A presynaptic role for PKA in synaptic tagging and memory.

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TitleA presynaptic role for PKA in synaptic tagging and memory.
Publication TypeJournal Article
Year of Publication2014
AuthorsPark, AJung, Havekes, R, Choi, JHk, Luczak, V, Nie, T, Huang, T, Abel, T
JournalNeurobiol Learn Mem
Volume114
Pagination101-112
Date Published2014 Oct
ISSN1095-9564
KeywordsA Kinase Anchor Proteins, Animals, Cyclic AMP-Dependent Protein Kinases, Fear, GTP-Binding Proteins, Hippocampus, Membrane Glycoproteins, Memory, Mice, Mice, Transgenic, Nerve Tissue Proteins, Neuronal Plasticity, Presynaptic Terminals, Proteins, Synapses, Synaptosomal-Associated Protein 25
Abstract

Protein kinase A (PKA) and other signaling molecules are spatially restricted within neurons by A-kinase anchoring proteins (AKAPs). Although studies on compartmentalized PKA signaling have focused on postsynaptic mechanisms, presynaptically anchored PKA may contribute to synaptic plasticity and memory because PKA also regulates presynaptic transmitter release. Here, we examine this issue using genetic and pharmacological application of Ht31, a PKA anchoring disrupting peptide. At the hippocampal Schaffer collateral CA3-CA1 synapse, Ht31 treatment elicits a rapid decay of synaptic responses to repetitive stimuli, indicating a fast depletion of the readily releasable pool of synaptic vesicles. The interaction between PKA and proteins involved in producing this pool of synaptic vesicles is supported by biochemical assays showing that synaptic vesicle protein 2 (SV2), Rim1, and SNAP25 are components of a complex that interacts with cAMP. Moreover, acute treatment with Ht31 reduces the levels of SV2. Finally, experiments with transgenic mouse lines, which express Ht31 in excitatory neurons at the Schaffer collateral CA3-CA1 synapse, highlight a requirement for presynaptically anchored PKA in pathway-specific synaptic tagging and long-term contextual fear memory. These results suggest that a presynaptically compartmentalized PKA is critical for synaptic plasticity and memory by regulating the readily releasable pool of synaptic vesicles.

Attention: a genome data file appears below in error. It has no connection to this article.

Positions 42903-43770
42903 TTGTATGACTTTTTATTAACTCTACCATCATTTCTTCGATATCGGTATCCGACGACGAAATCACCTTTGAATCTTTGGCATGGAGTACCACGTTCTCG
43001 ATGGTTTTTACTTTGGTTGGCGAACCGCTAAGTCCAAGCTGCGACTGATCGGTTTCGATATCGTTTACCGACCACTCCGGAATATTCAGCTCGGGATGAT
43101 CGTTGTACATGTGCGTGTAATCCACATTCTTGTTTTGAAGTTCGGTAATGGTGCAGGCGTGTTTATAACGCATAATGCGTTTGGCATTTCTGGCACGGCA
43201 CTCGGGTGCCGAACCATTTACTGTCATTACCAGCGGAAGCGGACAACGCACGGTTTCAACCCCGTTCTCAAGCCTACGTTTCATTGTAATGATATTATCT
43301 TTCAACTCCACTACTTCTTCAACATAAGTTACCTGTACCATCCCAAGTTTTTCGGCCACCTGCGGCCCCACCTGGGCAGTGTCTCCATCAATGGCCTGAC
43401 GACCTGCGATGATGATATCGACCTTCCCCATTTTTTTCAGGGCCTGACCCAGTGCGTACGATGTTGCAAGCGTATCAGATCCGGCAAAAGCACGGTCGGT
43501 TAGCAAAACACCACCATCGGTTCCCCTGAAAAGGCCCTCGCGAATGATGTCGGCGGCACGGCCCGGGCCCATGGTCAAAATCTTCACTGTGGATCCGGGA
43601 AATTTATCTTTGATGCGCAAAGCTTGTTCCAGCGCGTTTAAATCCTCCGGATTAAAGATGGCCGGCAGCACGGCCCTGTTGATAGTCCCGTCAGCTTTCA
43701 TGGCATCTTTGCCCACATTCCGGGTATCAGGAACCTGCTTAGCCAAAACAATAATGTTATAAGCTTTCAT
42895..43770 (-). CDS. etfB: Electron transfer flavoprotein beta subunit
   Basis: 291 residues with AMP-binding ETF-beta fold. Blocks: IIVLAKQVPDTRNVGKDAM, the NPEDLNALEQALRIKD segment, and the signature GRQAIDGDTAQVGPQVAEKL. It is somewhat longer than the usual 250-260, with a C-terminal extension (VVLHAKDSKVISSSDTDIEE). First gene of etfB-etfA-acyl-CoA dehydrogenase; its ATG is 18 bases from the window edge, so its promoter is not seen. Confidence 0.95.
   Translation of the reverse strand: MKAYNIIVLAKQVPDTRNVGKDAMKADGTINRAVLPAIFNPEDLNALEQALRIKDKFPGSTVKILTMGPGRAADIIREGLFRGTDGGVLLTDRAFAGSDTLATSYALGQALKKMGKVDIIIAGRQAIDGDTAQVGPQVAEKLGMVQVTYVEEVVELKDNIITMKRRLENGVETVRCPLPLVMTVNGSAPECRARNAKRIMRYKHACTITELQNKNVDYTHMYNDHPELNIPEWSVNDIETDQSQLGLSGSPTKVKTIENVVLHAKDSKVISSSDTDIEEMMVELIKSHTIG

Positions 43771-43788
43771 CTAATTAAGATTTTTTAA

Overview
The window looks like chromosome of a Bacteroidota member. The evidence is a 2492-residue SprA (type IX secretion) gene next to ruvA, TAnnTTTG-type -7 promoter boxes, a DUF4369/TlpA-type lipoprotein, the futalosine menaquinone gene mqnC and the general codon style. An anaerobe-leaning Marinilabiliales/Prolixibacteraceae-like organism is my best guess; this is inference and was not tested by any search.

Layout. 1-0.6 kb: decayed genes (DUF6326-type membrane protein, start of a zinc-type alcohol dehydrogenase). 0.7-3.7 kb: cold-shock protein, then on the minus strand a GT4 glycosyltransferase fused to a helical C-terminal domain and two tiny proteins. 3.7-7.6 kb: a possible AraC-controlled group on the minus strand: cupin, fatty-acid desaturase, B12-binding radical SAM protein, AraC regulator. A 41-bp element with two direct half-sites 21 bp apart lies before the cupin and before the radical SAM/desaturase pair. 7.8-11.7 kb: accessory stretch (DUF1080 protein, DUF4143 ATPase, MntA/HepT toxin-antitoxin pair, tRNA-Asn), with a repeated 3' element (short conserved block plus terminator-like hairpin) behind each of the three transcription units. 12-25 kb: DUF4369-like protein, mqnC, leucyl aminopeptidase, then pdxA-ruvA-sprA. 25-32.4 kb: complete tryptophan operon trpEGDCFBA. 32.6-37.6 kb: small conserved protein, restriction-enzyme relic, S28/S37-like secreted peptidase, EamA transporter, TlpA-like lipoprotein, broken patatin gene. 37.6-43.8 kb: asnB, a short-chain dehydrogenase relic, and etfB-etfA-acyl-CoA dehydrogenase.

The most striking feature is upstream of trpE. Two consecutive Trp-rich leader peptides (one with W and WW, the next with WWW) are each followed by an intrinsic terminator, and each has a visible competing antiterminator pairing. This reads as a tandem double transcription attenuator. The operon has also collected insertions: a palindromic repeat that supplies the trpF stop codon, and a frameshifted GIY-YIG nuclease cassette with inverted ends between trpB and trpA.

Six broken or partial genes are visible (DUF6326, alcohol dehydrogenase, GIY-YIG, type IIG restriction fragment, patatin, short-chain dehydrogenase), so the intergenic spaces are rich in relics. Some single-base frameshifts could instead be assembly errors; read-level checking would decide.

DOI10.1016/j.nlm.2014.05.005
Alternate JournalNeurobiol Learn Mem
PubMed ID24882624
PubMed Central IDPMC4143446
Grant ListK12 GM081259 / GM / NIGMS NIH HHS / United States
R01 AA018060 / AA / NIAAA NIH HHS / United States
R01 AA 018060 / AA / NIAAA NIH HHS / United States
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